Government tells RICS to “work harder” to protect leaseholders from fire safety costs
The government has hit out at the Royal Institution for Chartered Surveyors (RICS) for refusing to change its recommendation that valuers and lenders use its EWS1 form for smaller tower blocks.
A spokesperson for the Department for Levelling Up, Housing & Communities (DLUHC) said: “We’re disappointed by this decision as it lacks ambition to solve the problem countless people, families and households are experiencing.
“We expect RICS to work harder with lenders to protect leaseholders in flats that are safe from unnecessary anxiety and mortgage delays, which their EWS1 process is causing.”
She added that the government’s view is “supported by independent specialists, who say excessive industry caution is leaving many leaseholders in lower risk buildings unable to sell, or facing bills for work which is often unnecessary.”
RICS on Friday announced that after a five-month consultation it has concluded it is in the public interest to maintain its current advice to require controversial EWS1 forms on blocks under 18 metres in some circumstances.
This was despite the government announcing in the summer that the forms – which have been blamed for making it more difficult to get properties valued and sold – should no longer be required on smaller blocks.
A RICS spokesperson said: “There are examples where buildings under 18m have been found to need remediation.
“No one wants checks for the sake of checks but no one can just simply pass the problem on to another purchaser.”
The forms, which were created by RICS to improve fire safety information about buildings, have been blamed for thousands of people across the country struggling to get their properties valued and mortgaged.
Housing secretary Michael Gove last month said he is aiming to withdraw the government’s own Consolidated Advice Note, which advises the forms are used on all tower blocks, by Christmas.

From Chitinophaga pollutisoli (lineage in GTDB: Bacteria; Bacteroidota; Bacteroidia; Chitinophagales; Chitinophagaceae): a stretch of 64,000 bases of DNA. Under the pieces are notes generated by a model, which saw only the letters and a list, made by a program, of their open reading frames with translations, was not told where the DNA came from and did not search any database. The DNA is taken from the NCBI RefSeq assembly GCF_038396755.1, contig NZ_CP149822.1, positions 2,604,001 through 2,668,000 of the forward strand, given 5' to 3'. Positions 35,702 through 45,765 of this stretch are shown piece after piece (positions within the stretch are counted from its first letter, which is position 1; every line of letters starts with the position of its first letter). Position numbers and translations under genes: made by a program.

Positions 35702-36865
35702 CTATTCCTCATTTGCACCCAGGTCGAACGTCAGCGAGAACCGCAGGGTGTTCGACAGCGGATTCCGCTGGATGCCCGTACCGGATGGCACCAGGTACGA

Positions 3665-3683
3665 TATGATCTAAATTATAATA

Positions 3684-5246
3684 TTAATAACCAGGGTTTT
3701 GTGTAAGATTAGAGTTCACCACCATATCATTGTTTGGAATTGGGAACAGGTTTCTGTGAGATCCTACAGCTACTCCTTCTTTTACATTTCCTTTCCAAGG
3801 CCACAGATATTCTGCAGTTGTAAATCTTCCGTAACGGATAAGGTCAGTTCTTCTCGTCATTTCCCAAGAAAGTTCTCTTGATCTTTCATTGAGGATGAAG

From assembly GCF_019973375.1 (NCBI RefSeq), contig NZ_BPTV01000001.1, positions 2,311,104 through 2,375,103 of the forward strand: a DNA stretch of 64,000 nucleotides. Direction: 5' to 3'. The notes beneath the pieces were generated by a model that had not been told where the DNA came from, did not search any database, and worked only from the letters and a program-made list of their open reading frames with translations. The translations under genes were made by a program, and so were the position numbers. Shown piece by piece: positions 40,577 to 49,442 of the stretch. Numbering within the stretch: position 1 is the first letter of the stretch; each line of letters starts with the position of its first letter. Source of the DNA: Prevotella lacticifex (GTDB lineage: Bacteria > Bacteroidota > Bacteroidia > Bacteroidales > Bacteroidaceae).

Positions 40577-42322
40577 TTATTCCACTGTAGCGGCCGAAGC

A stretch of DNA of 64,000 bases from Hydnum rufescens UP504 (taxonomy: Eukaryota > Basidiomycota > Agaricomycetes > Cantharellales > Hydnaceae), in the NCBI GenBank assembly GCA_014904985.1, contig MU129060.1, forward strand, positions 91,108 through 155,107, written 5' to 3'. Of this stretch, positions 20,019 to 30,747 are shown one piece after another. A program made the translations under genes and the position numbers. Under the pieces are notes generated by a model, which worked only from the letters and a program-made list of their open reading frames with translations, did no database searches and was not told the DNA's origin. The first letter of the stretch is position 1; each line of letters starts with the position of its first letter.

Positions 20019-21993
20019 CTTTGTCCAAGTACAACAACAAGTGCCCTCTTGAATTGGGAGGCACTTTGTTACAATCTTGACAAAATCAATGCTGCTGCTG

Several lenders have said they will wait for advice to change, including the CAN and RICS guidance, before changing their practises regarding EWS1.
The RICS guidance
For buildings over six storeys an EWS1 form should be required where:
- There is cladding or curtain wall glazing on the building or
- there are balconies which stack vertically above each other and either both the balustrades and decking are constructed with combustible materials (e.g. timber) or the decking is constructed with combustible materials and the balconies are directly linked by combustible material.
For buildings of five or six storeys an EWS1 form should be required where:
- There is a significant amount of cladding on the building (for the purpose of this guidance, approximately one quarter of the whole elevation estimated from what is visible standing at ground level is a significant amount) or
- there are ACM, MCM or HPL panels on the building or
- there are balconies which stack vertically above each other and either both the balustrades and decking are constructed with combustible materials (e.g. timber), or the decking is constructed with combustible materials and the balconies are directly linked by combustible materials.
For buildings of four storeys or fewer an EWS1 form should be required where:
There are ACM, MCM or HPL panels on the building